Since its foundation in 1825, the Musée Fabre has owned a significant collection of Italian paintings from the 16th and especially the 17th century, which is still being enhanced today. This singularity can be explained by the tastes of its founder, François-Xavier Fabre (1766-1837); born in Montpellier, this painter and collector spent more than thirty years living in Rome, then Florence. He became fascinated with the artists of the Italian peninsula, especially the 17th century Florentine and Bolognese painters. On his return to Montpellier, Fabre donated around one hundred Italian paintings to his native city.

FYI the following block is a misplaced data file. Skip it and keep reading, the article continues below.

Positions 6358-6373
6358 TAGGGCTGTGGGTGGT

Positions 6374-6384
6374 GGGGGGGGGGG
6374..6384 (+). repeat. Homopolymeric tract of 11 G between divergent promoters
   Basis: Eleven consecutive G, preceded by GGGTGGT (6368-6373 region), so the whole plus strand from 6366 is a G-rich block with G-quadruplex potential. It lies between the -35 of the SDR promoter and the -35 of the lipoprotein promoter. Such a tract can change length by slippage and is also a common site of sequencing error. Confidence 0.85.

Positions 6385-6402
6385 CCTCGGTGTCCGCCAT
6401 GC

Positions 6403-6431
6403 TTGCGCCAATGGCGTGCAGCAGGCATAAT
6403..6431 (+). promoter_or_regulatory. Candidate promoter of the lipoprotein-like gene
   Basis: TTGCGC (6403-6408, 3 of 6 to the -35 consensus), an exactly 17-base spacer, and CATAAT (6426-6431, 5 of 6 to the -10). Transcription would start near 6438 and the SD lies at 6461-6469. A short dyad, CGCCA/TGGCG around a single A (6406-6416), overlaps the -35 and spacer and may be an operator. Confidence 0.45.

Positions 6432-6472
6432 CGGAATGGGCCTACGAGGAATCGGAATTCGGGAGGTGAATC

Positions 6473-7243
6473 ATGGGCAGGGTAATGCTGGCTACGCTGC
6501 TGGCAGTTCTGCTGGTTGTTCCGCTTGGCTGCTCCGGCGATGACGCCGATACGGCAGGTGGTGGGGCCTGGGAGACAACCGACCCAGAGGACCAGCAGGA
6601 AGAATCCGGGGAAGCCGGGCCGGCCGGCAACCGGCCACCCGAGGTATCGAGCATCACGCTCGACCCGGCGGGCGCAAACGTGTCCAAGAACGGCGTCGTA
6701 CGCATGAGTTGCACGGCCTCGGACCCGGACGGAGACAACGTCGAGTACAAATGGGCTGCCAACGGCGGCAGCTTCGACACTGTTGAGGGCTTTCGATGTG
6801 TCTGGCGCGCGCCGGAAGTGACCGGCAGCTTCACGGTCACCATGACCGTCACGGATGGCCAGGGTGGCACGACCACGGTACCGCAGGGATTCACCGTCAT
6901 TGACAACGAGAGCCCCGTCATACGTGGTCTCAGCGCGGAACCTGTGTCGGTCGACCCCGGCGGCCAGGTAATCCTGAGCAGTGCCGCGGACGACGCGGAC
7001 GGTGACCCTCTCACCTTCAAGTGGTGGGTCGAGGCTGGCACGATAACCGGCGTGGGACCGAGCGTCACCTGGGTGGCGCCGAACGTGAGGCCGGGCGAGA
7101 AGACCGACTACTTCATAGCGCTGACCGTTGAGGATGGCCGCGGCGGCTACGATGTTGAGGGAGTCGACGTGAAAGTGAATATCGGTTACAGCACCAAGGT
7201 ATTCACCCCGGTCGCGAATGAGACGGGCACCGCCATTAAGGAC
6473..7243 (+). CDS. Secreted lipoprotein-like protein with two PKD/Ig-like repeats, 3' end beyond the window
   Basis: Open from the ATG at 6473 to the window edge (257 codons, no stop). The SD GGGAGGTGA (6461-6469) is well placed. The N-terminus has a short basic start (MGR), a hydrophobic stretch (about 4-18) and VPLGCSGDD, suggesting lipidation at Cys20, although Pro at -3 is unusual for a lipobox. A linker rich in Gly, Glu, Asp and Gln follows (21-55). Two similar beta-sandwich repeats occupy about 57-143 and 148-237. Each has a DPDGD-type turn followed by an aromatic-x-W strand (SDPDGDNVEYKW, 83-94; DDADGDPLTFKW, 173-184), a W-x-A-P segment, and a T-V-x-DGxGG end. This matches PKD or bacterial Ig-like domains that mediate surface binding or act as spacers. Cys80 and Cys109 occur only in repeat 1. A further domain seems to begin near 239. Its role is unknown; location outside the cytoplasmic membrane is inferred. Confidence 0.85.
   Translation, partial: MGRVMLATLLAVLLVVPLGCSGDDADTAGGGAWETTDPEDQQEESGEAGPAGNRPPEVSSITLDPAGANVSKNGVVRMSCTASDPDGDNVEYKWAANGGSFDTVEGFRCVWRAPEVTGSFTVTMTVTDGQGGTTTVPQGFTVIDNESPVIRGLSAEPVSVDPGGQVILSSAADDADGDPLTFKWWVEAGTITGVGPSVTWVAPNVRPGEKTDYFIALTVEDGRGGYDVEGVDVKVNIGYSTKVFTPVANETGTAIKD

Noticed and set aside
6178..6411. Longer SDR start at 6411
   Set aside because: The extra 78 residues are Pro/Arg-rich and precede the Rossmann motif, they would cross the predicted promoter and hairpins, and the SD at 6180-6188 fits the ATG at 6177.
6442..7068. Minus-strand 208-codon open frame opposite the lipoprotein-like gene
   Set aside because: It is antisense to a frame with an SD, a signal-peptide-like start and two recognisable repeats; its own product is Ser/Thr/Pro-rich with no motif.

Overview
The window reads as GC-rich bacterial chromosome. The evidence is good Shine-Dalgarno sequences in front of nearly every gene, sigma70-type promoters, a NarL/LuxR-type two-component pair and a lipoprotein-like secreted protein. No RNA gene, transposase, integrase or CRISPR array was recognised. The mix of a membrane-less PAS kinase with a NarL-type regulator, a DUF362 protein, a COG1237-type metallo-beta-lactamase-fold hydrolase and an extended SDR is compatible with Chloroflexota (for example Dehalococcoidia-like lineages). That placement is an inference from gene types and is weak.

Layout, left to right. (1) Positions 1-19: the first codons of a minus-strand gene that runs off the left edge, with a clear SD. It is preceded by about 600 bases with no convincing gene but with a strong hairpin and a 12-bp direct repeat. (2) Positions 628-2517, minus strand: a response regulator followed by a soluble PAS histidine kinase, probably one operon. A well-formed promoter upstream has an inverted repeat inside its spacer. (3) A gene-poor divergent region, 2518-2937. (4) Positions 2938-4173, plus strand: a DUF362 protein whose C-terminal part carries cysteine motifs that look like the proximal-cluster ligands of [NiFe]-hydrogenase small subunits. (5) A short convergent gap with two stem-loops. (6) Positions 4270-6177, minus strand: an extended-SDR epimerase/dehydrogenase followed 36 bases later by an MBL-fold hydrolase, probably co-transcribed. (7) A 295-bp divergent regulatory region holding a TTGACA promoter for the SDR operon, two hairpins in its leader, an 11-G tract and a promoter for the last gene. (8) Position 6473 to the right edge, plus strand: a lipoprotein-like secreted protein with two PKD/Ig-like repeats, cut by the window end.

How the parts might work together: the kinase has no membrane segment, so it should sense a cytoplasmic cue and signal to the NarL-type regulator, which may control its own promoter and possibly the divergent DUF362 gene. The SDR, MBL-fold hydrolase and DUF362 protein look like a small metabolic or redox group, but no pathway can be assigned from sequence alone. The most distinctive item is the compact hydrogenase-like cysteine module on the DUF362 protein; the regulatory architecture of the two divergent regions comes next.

Today, the acquisition policy of the Montpellier museum strives to perpetuate this taste, while opening up its collections to hitherto underrepresented Italian movements and territories. Caravaggio’s painting, which was very popular with contemporary audiences, finds a masterful and moving expression in Leonello Spada’s The Lamentation over the Dead Christ, a National Treasure acquired in 2012. Neapolitan painting has also received special attention, as since 2013, paintings by Andrea Vaccaro, Bernardo Cavallino, Salvator Rosa and, most recently, a spectacular Judith and Holofernes by Filippo Vitale donated to the museum (on display from 28 January) have illustrated the sense of drama and love of chiaroscuro characteristic of Neapolitan painters. The Mystical Marriage of Saint Catherine by Giovanni Battista Paggi (on display until January 27) offers a different aesthetic, one that is both devout and precious, from the beginning of the 17th century.